Keith Parker is a calm and collected man. He must be. As Vice Chancellor for Government and Community Relations, many issues come to his door every day. The high art of Community Relations is not advanced by excitement and agitation.
|UCLA loves Bicycles (1): Cover of UCLA Extension Catalog|
|UCLA loves Bicycles (2): Banner from the UCLA Health Homepage|
Point taken. Cycling towards academic excellence is probably a precarious proposition. But I was surprised that our partners across the table seemed content to outsource the benefits of active modes to a transient and un-funded group of cyclists like ourselves. Why would UCLA not take a position that explicitly encourages healthy, active and green modes for the commute to campus? To raise more green commuters, you need more than a blog. You need to engage local agencies so they provide better facilities around campus. And then you articulate disappointment when Councilmember Koretz just steps away from the commitment to study bike lanes on Westwood Blvd. Advice about how to reach out, how to negotiate and how to make lemons into lemonade has been well received, but this baby is too big for a crew of well-intentioned activists who need to get on with their academic lives. Remember, we too have to study and to work, to teach, to read, to write and to do research. Do you really expect us to remedy what your institution has overlooked for decades? Would it be so difficult to interpret current guidance about how the campus is to act within its local community to include an explicit emphasis on healthy and active modes?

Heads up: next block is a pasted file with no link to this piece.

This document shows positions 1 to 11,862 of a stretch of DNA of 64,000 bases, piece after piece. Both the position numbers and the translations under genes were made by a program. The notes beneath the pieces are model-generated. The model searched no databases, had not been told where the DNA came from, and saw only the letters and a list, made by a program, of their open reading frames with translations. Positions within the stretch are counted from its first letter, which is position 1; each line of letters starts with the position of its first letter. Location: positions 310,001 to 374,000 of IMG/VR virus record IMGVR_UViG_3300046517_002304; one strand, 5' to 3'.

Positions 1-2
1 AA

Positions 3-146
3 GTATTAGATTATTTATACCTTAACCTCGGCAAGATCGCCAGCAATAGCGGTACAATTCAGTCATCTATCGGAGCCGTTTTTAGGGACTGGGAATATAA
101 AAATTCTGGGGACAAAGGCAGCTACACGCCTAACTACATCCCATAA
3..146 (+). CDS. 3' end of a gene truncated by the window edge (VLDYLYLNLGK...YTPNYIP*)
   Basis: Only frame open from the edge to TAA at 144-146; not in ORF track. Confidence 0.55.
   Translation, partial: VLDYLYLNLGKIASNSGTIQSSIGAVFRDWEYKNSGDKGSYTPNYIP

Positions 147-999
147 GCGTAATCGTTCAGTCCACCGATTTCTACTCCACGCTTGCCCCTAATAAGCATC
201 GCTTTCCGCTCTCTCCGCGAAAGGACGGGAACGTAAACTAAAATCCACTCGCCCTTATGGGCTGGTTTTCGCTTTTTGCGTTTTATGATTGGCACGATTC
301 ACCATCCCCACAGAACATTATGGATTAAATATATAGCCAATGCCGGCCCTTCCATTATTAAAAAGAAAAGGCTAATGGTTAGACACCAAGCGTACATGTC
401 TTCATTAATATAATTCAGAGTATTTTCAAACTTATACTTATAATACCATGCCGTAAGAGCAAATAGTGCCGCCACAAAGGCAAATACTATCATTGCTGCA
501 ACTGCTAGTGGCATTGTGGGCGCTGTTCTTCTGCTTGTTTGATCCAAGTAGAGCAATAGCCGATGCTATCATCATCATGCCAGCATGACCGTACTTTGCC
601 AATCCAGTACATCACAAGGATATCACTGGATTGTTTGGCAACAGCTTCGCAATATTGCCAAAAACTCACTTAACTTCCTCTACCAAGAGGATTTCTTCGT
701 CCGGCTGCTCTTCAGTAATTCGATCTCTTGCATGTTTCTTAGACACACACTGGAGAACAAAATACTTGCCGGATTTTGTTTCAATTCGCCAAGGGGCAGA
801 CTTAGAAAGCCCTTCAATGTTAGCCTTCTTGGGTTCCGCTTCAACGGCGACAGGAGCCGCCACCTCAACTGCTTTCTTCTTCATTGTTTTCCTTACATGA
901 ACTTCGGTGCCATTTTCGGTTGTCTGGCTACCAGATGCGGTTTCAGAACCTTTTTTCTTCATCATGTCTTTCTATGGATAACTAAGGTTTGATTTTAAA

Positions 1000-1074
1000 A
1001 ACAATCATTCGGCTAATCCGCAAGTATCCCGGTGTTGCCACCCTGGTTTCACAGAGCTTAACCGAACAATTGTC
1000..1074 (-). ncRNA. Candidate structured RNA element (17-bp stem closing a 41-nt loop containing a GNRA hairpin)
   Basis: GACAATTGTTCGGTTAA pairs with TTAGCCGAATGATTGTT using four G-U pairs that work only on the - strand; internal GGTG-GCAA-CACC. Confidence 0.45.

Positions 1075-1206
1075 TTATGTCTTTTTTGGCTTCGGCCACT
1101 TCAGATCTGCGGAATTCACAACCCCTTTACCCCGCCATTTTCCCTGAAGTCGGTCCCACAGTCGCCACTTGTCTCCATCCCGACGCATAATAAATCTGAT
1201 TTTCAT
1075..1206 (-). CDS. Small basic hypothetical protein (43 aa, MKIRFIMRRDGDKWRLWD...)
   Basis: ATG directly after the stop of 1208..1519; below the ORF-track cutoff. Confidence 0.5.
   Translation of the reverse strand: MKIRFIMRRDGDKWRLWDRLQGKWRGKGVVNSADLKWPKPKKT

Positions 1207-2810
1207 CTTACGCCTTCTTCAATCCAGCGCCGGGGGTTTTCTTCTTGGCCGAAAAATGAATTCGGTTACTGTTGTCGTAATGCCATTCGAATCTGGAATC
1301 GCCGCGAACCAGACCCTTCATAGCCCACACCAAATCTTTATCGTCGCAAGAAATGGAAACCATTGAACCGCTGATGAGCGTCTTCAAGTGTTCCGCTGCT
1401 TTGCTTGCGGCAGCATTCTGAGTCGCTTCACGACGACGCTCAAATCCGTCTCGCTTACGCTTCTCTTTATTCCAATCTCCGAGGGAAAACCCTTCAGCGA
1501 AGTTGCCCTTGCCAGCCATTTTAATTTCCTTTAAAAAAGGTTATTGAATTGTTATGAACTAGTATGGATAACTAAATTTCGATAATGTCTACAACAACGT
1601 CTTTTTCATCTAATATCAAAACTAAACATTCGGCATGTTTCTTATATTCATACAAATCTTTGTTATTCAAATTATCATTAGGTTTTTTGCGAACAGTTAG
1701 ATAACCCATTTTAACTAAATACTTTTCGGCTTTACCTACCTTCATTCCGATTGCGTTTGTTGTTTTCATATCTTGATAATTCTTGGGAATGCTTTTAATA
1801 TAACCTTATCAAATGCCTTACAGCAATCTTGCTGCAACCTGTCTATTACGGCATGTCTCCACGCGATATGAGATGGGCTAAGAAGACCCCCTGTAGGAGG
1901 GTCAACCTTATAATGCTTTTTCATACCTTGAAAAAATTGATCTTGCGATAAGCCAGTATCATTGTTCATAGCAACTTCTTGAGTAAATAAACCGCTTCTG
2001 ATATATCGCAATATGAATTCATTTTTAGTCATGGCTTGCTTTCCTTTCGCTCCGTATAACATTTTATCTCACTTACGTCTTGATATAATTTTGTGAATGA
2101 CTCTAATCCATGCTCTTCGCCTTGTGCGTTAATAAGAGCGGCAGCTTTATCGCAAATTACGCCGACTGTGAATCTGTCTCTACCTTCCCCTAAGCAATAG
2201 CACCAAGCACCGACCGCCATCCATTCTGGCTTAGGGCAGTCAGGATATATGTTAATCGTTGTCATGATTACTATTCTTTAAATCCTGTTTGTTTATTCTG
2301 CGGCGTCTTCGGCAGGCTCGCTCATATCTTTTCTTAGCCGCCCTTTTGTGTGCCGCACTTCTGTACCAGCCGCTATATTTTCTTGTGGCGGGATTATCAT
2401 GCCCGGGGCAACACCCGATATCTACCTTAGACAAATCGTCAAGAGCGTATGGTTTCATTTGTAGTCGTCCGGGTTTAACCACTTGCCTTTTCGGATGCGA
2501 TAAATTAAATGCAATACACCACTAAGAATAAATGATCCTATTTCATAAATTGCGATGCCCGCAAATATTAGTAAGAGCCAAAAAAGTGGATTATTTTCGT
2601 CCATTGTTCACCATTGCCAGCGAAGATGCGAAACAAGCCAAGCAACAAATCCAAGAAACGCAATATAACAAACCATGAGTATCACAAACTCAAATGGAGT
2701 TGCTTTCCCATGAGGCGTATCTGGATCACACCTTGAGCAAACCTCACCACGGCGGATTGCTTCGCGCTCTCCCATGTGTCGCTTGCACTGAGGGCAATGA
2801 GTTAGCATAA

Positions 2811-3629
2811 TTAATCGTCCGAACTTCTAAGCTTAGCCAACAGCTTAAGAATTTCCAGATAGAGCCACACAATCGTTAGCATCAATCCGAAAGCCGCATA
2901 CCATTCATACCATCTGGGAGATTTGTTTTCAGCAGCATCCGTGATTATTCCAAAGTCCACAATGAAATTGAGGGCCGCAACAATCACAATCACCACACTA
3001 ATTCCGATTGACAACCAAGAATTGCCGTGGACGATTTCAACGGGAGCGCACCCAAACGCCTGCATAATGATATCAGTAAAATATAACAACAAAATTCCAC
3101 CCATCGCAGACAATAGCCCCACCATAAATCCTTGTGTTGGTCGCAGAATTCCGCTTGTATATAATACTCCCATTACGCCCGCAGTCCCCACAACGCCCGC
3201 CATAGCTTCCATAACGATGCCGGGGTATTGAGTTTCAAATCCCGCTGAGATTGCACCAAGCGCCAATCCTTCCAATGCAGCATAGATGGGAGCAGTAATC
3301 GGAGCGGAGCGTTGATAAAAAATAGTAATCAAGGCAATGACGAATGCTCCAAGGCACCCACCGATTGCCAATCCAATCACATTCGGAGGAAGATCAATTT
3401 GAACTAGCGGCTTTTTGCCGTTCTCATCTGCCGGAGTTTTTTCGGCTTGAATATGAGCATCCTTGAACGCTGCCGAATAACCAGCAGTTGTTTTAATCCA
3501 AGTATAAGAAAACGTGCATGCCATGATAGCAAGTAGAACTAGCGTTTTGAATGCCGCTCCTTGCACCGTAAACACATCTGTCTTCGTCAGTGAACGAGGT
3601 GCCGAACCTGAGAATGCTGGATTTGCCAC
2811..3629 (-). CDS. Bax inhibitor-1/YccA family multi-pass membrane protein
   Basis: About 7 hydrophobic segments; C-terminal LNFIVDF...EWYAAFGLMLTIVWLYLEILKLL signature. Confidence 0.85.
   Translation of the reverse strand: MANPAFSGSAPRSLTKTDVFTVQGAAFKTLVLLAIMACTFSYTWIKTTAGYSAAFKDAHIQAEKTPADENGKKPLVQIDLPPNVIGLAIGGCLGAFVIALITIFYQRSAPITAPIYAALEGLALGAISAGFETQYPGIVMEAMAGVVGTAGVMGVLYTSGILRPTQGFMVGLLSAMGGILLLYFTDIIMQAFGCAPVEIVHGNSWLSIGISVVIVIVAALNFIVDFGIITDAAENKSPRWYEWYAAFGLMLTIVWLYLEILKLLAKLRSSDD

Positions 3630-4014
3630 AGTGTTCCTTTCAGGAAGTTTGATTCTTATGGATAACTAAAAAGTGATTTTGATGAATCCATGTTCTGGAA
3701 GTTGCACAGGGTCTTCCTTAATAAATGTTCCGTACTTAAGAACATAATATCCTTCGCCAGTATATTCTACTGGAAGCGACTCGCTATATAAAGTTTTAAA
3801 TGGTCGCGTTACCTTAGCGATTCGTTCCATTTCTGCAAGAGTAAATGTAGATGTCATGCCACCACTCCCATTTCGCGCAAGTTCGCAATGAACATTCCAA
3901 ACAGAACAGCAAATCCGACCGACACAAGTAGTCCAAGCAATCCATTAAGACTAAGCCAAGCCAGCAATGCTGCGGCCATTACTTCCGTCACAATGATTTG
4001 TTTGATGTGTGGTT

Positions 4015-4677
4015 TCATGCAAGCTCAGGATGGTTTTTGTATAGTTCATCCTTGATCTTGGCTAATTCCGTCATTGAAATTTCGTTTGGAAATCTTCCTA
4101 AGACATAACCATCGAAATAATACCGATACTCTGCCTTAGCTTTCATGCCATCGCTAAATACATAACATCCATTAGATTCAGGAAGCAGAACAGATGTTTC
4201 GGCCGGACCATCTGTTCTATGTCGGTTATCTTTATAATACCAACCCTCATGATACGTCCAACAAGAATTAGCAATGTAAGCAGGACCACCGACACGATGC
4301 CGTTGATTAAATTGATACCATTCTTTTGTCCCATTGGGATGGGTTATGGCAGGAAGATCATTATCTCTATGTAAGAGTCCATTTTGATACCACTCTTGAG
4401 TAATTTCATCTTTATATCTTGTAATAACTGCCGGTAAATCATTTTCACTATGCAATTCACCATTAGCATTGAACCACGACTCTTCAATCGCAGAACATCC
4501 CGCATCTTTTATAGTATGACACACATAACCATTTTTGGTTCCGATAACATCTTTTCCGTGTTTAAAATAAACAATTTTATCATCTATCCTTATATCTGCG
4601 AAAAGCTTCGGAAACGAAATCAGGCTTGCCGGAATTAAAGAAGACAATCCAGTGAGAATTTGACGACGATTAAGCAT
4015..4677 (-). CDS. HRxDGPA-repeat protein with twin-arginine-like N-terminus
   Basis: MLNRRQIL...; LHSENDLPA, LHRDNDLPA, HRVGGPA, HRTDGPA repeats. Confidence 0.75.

Yes, this reference to the academic core mission was pretty pathetic. No one can conduct and facilitate community relations while staring at the priorities of a research university. We were talking to right Vice Chancellor, yes, but he answered as if it said "research" on his door. We better clarify that.
|UCLA loves Bicycles (3): Bruin Bikes|
Perhaps they would if they could. A very vocal minority of homeowners who have forced Koretz's hand on Westwood Blvd. Perhaps they also have the Vice Chancellor for Government and Community Relations on speed-dial. Perhaps the reluctance on the 15th floor to recognize the benefits of cycling and to work actively towards better infrastructure has something to do with the same vocal minority of homeowners. They call when parking or congestion affects their residence, - but the woman on a bike, whom is she to call when a driver almost hits her, doors her, when the cratered roadways around campus throw her? Try (310) 794 6823 and ask for Mr Parker or Mrs Brannon. There comes a point when the university has to decide if it wants to stay quiet when local politicians make bad decisions. This point is not quite here, but it is close. Then facilities for those who want and need to get to campus without a car will no longer be only "nice to do."
It surely was good to have this conversation. Thanks to all. As a follow-up, the Vice Chancellor will arrange a meeting for us with Koretz's transportation deputy. We also sensed that public health initiatives, for instance the healthy campus initiative or the school of public health, could become important partners for our concerns. We were impressed by Renee Fortier, who contributed and moderated very effectively. But we also felt that the campus leadership has barely started to consider the negative impacts of car-dependency.
As we left the meeting, at the intersection of Westwood and Wilshire, we saw the new majestic on-ramps for the 405 in the distance, built for many million dollars, with UCLA drivers in mind. They owe us a whole lot of bike lanes, don't they?
Keith Parker, Felicia Brannon (Government and Community Relations), Dave Karwaski, Renee Fortier (Transportation Services), Lana Martin (Graduate Student), Dylan Smith (Graduate Student), Hyeran Lee (Bicycle Coalition at UCLA), Michael Cahn (UCLA Bicycle Academy)